Chattanooga ranks among the five best cities in the nation to start a business, according to WalletHub, a personal-finance social network.
Gig City ranks No. 4, to be exact, behind Shreveport, La.; Tulsa, Okla.; and Springfield, Mo.
"Chattanooga was an entrepreneurial wasteland seven years ago," said Charlie Brock, president and CEO of Launch Tennessee, a public-private partnership that supports development of high-growth companies in the state. "It's been a wonderful confluence of events, activities and people that have come together to make this one of the best places to start and grow a business."
WalletHub analyzed the relative startup opportunities that exist in the 150 most populated U.S. cities. The top rated communities are:
1. Shreveport, La.
2. Tulsa, Okla.
3. Springfield, Mo.
5. Jackson, Miss.
6. Sioux Falls, S.D.
8. Augusta, Ga.
9. Greensboro, N.C.
10. Columbus, Ga.
The Volunteer State's Memphis came in at No. 7, and Nashville came in at No. 20.
"It's incredible that two Tennessee cities rank in the overall top 10," Brock said.
WalletHub crunched numbers related to about a dozen factors in the 150 most populated U.S. cities. It got data from government sources such as the U.S. Census Bureau and U.S. Bureau of Labor Statistics, as well as from resources such as Indeed.com and Thumbtack.
More specifically, it split its analysis into two buckets: "access to resources" and "general business environment."
Chattanooga ranked No. 2 for "access to resources." The four factors that led to that: access to financing, office space affordability, employee availability and median annual income.
"It is not surprising that Chattanooga ranks high," said Sharyn Moreland, managing director of the Tennessee Small Business Development Center. "There are many start-up and existing business support organizations that are very willing to help support small businesses."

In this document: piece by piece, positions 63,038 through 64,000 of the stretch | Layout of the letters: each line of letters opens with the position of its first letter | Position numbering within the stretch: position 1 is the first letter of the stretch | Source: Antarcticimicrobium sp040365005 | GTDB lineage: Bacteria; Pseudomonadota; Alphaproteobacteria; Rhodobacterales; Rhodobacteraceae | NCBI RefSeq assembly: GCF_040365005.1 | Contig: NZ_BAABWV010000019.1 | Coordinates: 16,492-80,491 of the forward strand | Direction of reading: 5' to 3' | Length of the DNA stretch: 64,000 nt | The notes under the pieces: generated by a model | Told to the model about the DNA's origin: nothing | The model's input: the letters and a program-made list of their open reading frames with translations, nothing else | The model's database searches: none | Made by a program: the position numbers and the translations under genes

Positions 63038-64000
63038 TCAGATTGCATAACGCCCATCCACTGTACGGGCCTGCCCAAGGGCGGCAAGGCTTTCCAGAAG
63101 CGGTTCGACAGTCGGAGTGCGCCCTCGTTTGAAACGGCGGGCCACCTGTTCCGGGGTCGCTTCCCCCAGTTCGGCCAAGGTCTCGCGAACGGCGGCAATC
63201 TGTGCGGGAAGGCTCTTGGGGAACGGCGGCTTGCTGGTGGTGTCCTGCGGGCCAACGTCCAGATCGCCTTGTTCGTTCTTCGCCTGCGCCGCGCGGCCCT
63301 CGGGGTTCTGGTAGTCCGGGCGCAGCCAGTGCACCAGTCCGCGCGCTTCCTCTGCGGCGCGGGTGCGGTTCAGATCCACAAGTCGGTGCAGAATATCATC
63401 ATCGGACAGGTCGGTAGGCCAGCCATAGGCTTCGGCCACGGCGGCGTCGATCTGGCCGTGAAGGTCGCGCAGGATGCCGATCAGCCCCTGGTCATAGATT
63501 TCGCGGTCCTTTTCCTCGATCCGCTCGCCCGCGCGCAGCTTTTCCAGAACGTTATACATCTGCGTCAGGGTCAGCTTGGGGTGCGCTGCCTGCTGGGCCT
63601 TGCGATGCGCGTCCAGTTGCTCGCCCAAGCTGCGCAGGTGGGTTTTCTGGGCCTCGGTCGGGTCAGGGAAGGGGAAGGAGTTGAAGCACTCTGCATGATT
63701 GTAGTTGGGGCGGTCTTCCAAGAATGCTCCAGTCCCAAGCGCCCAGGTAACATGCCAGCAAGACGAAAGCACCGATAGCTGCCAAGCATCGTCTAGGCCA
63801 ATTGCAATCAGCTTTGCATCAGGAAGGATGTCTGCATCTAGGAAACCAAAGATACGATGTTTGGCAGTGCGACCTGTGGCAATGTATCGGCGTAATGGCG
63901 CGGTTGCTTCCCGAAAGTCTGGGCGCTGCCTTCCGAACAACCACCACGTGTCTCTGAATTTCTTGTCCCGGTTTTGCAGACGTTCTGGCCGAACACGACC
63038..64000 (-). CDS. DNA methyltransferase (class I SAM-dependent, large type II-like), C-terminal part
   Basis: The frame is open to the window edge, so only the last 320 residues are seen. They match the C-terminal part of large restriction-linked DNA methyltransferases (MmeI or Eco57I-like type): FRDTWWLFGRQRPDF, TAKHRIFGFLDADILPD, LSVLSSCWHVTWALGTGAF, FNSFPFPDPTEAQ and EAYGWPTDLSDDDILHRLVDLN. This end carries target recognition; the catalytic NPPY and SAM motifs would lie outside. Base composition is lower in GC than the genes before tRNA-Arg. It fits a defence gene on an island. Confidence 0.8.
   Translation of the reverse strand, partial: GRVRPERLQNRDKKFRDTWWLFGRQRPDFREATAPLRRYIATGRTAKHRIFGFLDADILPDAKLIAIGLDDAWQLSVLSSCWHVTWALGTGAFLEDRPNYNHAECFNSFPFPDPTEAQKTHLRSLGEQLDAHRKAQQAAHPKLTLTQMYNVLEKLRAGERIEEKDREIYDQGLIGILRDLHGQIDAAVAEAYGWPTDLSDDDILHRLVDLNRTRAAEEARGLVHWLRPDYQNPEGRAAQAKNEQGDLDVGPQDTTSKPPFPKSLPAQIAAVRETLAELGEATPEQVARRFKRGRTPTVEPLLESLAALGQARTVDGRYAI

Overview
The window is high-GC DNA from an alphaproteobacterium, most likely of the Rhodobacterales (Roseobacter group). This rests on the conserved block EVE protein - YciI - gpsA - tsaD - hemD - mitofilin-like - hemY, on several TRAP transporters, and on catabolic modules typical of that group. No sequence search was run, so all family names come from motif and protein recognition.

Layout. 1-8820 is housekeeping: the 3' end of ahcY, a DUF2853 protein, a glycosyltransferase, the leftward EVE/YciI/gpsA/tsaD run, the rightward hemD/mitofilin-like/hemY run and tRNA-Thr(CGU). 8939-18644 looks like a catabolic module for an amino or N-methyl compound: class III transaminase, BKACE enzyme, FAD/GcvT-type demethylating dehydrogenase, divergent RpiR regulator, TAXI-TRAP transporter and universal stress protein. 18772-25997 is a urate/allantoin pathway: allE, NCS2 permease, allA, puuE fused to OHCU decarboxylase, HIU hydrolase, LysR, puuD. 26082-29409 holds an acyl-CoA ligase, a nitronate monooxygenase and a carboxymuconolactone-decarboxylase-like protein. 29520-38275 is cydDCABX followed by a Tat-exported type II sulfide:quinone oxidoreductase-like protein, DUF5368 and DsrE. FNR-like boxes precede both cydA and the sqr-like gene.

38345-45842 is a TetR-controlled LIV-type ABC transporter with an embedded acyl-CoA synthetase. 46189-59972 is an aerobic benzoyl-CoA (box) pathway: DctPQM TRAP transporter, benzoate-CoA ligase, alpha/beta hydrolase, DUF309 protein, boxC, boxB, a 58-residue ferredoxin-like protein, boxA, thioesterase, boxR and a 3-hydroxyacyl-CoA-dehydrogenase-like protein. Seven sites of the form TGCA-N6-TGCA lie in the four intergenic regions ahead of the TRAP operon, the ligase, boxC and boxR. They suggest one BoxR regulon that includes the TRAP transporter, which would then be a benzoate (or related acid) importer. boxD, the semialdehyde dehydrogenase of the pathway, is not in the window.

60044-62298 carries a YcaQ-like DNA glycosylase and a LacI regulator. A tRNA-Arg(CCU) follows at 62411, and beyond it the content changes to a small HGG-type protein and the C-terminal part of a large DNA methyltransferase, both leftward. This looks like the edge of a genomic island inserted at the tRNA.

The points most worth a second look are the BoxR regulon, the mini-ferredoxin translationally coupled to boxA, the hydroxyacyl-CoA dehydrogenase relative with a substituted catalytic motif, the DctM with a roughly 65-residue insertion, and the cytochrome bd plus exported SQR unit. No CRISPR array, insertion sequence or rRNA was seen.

Indeed, Chattanooga has a business incubator that houses about 70 startups and is home to The Company Lab business accelerator.
Several angel and venture funding groups are in the city too, including the Lamp Post Group, Swift- Wing Ventures and the Chattanooga Renaissance Fund, among others.
Many of those organizations and groups work together.
For example, Chattanooga Renaissance Fund last year gave six startups that graduated from Co.Lab's GigTank $15,000 each in seed money. During GigTank's first two years it also committed to help fund startups and did that by partnering with other investors.
Chattanooga Renaissance Fund saw "the makings of this entrepreneurial evolution happening" years ago, said fund partner David Belitz.
It formed in 2009 and started raising capital in 2010. It has $10.6 million of committed capital, though only part of that total has been invested so far, Belitz said.
The idea behind forming the fund, Belitz said, was to help Chattanooga's startup community grow, and that seemed more likely with an angel investor network.
Then there are the offerings that help startups day-to-day, Moreland pointed out.
"A number of small businesses have Web, digital marketing, HR, bookkeeping and other services that provide critical services for entrepreneurs," Moreland said.
Gigabit-speed Internet service became widely available in 2010, which has helped, too.
"One of the main factors is to have a lot of support mechanisms and a lot of mentoring and a lot of camaraderie," said Richard Becherer, the Clarence E. Harris Chair of Excellence in Business and Entrepreneurship at the University of Chattanooga.
UTC's business school offers entrepreneurship as both a major and minor for its bachelor's degree.
The Scenic City didn't rank quite as high specific to "general business environment," coming in at 65. For this, WalletHub considered nine factors including: five-year survival rate of businesses, length of average workday, corporate taxes, workforce education level and cost of living.
Contact staff writer Mitra Malek at firstname.lastname@example.org or 423-757-6406. Follow her on Twitter@MitraMalek.